NYU Stern | Ms. Indian PC
GRE 328, GPA 3.2
Kellogg | Mr. Another Strategy Consultant
GMAT 720, GPA 5.5/10
UCLA Anderson | Mr. Renewable Energy Sales Manager
GMAT 700, GPA 3.9
Darden | Ms. Structural Design Engineer
GMAT 750, GPA 3.6
Stanford GSB | Mr. Aspiring Unicorn Founder
GMAT Haven't taken, GPA 3.64
Stanford GSB | Mr. Resume & MBA/MS Program Guidance
GMAT 650, GPA 2.75
Columbia | Mr. Pharmacy District Manager
GMAT 610, GPA 3.2
Wharton | Mr. Indian Financial Engineer
GMAT 750, GPA 4.0
Stanford GSB | Mr. Mobility Nut
GMAT 740, GPA 3.8
UCLA Anderson | Mr. The Average Indian
GMAT 680, GPA 3.7
Tuck | Mr. Alpinist
GRE 324, GPA 3.6
Ross | Mr. Military To Corporate
GRE 326, GPA 7.47/10
Harvard | Mr. Tourist Development Of India
GMAT 680, GPA 3
Harvard | Mr. Strategy Consultant Middle East
GMAT 760, GPA 3.4
Harvard | Mr Big 4 To IB
GRE 317, GPA 4.04/5.00
Harvard | Mr. Double Bachelor’s Investment Banker
GMAT 780, GPA 3.9
Wharton | Mr. Non-Profit Researcher
GMAT 730, GPA 3.6
Harvard | Mr. French In Japan
GMAT 720, GPA 14,3/20 (French Scale), Top 10%
Harvard | Mr. Aspiring Human
GMAT Not yet given but sample test shows 700, GPA 7 out of 7
Kellogg | Ms. Chicago Lawyer
GRE 330, GPA 2.3
Chicago Booth | Mr. Peru PE To Brazil MBB
GMAT 730, GPA 3.7
MIT Sloan | Mr. Fighter Pilot
GMAT 730, GPA 3.0
Chicago Booth | Mr. Central American FP&A
GRE 140, GPA 3.0
Columbia | Ms. New York
GMAT 710, GPA 3.25
Cornell Johnson | Mr. Skin Care Engineer
GMAT Expected 730, GPA 7.03/10
MIT Sloan | Ms. FAANG Software Engineer
GMAT 680, GPA 3.8
Berkeley Haas | Mr. Impact Maker
GMAT 690, GPA 3.7

Payback On An MBA: $55K To $47K Bump

Source: Bloomberg Business

Source: Bloomberg Business

How much is an MBA degree worth?

The latest data from Bloomberg’s survey of 6,400 second-year MBAs who gained jobs by April 2014 shows it’s worth quite a bit–even more so for job switchers.

MBA grads who used the degree to switch careers generally saw bigger pay increases over their pre-MBA compensation than those who built on their earlier work experience and stayed in the same industry.

AN 85% INCREASE IN PAY OVER PRE-MBA LEVELS FOR CAREER SWITCHERS

For the MBAs who ventured into new fields, the median pay increase was a whopping $55,000 toward a salary of $120,000. That translates into an 85% increase in pay at a time when wage growth for managerial and professional employees has been relatively stagnant. And that is $55K more a year, every year for the foreseeable future which means that annual percentage increases on that base are higher, too.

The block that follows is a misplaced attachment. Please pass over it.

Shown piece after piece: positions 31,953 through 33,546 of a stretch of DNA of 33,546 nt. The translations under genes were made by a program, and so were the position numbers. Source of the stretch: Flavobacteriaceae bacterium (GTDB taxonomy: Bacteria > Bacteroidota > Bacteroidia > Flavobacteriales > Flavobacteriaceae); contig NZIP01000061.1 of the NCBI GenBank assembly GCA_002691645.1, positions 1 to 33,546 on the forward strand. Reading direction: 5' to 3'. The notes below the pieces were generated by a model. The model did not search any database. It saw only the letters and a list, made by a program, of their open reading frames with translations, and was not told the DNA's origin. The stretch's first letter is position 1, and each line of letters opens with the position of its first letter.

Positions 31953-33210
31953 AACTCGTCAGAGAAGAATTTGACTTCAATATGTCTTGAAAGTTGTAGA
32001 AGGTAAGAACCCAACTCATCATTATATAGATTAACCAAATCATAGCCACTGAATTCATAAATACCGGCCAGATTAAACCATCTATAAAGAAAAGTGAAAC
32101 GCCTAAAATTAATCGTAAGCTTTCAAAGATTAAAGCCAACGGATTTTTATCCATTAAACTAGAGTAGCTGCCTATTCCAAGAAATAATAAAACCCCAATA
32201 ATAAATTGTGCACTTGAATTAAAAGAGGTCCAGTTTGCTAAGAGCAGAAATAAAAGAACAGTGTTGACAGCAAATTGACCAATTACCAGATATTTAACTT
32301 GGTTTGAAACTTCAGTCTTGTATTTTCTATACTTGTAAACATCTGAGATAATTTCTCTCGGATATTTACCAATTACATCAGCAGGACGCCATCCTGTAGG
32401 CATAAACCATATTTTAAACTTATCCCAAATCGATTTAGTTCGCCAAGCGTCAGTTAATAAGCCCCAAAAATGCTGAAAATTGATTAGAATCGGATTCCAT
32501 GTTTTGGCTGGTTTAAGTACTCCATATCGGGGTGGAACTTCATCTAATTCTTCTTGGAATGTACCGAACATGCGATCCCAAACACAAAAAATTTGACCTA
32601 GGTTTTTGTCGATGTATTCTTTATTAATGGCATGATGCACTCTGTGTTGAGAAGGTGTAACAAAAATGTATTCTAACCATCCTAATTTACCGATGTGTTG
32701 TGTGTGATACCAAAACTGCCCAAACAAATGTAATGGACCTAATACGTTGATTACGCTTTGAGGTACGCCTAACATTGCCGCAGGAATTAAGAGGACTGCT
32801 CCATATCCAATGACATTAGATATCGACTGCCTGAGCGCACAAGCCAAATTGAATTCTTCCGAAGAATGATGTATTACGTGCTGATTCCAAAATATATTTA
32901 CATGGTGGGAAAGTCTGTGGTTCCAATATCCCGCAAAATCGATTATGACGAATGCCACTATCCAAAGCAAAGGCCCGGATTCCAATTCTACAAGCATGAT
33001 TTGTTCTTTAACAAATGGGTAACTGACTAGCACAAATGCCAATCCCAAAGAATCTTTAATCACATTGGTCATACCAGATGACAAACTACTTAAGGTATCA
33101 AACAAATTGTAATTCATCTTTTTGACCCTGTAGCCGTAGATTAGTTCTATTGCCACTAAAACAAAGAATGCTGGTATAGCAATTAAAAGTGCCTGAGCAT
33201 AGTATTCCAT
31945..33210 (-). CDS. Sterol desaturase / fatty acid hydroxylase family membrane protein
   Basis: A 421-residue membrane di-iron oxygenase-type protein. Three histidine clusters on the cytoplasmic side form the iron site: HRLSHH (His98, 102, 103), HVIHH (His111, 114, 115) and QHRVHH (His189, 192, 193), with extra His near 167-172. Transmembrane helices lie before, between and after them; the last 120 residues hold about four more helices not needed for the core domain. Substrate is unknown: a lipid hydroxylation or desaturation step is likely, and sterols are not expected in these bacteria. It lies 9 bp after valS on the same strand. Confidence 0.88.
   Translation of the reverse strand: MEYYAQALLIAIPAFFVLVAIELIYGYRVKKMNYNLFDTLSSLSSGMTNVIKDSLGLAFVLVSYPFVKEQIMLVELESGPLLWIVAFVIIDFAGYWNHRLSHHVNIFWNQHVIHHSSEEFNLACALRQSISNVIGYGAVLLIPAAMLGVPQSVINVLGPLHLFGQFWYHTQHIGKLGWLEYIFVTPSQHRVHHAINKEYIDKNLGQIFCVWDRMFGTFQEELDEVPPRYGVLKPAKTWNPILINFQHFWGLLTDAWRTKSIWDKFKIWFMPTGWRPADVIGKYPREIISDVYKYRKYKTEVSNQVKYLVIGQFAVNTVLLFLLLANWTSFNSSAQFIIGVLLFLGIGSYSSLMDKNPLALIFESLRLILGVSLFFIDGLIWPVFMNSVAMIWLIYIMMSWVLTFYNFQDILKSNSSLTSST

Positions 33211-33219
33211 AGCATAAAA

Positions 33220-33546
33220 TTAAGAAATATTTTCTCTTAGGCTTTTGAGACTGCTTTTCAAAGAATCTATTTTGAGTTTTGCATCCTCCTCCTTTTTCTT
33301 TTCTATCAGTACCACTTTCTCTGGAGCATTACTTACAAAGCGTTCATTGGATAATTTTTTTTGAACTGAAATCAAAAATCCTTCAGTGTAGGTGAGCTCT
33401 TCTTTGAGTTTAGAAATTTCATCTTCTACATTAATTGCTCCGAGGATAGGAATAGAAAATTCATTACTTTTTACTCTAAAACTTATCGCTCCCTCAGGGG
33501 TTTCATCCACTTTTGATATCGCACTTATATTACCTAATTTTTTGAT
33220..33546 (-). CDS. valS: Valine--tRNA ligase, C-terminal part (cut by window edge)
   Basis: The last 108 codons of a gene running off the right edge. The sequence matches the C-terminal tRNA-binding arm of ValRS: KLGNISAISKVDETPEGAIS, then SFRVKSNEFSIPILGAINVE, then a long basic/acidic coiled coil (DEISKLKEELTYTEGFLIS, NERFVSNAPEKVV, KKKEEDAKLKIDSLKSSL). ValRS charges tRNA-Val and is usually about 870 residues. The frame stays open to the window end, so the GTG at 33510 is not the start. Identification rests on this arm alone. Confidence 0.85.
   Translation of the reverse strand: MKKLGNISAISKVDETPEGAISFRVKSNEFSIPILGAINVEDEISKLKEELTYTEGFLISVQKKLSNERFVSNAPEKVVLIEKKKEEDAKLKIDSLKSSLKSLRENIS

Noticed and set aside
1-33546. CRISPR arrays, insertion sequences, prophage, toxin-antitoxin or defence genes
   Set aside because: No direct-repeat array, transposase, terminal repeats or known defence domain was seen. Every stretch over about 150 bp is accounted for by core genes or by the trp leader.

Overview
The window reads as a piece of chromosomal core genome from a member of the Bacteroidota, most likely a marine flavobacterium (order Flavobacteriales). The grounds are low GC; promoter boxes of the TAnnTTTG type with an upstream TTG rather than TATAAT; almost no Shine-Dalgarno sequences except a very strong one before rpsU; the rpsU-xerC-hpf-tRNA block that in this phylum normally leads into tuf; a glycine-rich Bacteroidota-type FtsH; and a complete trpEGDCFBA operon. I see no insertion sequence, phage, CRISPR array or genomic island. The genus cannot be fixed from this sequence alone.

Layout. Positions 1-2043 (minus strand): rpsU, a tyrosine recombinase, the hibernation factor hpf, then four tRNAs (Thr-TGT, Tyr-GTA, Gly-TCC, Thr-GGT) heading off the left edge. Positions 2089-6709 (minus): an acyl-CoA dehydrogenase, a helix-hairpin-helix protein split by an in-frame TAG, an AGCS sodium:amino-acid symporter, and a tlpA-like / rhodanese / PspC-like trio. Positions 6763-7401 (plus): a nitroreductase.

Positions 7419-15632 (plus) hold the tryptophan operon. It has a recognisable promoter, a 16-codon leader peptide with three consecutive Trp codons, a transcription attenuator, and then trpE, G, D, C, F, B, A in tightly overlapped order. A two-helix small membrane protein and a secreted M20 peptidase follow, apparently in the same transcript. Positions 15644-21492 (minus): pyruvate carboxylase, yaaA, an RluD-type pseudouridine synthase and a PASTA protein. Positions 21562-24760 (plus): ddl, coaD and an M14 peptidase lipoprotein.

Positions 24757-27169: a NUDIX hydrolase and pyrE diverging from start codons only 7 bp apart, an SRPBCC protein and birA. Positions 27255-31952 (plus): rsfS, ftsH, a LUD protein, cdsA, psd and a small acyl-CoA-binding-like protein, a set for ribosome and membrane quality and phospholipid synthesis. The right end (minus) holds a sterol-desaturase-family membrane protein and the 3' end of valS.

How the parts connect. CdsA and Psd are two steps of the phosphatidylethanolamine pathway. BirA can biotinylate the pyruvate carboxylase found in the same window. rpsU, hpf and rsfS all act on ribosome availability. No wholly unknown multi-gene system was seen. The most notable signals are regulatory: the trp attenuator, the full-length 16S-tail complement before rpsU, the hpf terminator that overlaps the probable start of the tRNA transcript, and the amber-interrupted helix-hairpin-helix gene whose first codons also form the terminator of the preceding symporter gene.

MBAs who returned to their industries actually reported slightly higher starting pay–roughly $122,000–but the bump in salary was less, a median $47,000 increase because pre-MBA pay was higher at a median of $75,000 instead of $65,000 for those who did the switch. Nothing to sneeze at, for sure. But eight grand less than if you switched careers.

Of course, all of this varies greatly depending on which career you enter and whether you leverage a summer internship into a full-time job offer. The most lucrative MBA career path today is private equity but it is almost impossible to land a PE job without prior experience. So in that case, having a work background in PE and staying in the field would likely result in the largest compensation increases of any graduating MBA today.

MBAS WHO LEVERAGE SUMMER INTERNSHIPS TYPICALLY GET THE BIGGEST BUMP

What’s driving the higher increase for career switchers is the rush into consulting by many MBAs. The standard pay package at McKinsey, Bain and BCG is a $135,000 base and a $25,000 signing bonus. And many MBAs who venture into consulting are career switchers.

Other research by the Graduate Management Admission Council, which surveys a much broader array of business schools, finds similarly impressive increases in pay, especially for graduates who gain offers from their internship employers. The study found that the average percentage increase in post-degree salary was 36% for those staying with their same employer, 70% for those accepting a new offer, and 84% for graduates who joined their internship company.

“Participating in an internship while in school typically produces an additional 28 percent increase above the baseline salary increase a student receives who does not participate in an internship,” according to the GMAC study. “After graduation, the benefits of an internship are even greater. Those who participated in an internship and received an offer of employment from that internship more than doubled the salary increase received by graduates who continued working for the same employer during and after business school.”

DON’T MISS: THE MBA BUMP: HOW MUCH TO EXPECT?